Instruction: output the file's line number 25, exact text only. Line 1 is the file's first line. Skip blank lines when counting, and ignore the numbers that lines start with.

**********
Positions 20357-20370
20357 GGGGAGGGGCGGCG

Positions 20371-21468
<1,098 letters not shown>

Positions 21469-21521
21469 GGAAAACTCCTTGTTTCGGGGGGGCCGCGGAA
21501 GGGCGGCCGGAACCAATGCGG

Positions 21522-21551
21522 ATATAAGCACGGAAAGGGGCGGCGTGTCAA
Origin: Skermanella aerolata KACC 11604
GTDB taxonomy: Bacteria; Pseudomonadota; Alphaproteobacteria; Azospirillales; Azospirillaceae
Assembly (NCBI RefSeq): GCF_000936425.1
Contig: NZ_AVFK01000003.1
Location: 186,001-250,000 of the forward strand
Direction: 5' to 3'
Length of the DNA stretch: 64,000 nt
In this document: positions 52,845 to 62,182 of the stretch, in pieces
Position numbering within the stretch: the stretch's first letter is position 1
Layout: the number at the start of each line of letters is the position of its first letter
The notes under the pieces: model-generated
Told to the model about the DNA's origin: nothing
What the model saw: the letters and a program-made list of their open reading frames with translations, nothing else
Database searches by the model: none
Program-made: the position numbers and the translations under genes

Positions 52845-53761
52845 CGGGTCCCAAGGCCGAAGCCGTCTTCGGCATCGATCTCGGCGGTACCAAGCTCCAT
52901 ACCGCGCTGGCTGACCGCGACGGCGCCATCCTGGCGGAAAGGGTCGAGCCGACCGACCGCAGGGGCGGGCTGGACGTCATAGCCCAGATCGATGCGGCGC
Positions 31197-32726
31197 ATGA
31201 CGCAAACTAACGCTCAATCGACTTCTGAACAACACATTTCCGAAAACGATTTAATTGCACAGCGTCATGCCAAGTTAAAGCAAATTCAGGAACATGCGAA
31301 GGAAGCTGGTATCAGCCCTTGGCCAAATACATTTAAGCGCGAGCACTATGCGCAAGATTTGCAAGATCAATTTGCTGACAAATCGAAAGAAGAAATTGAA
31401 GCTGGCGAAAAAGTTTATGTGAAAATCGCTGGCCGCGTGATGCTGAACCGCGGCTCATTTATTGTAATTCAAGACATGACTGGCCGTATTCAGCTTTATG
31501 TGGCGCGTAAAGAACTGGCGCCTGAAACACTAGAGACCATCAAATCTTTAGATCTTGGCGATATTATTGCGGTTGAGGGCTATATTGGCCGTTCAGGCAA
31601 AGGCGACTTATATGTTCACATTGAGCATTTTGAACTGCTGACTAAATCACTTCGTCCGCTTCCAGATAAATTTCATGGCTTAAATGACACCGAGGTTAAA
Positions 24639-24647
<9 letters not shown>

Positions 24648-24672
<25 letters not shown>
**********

Positions 52845-53761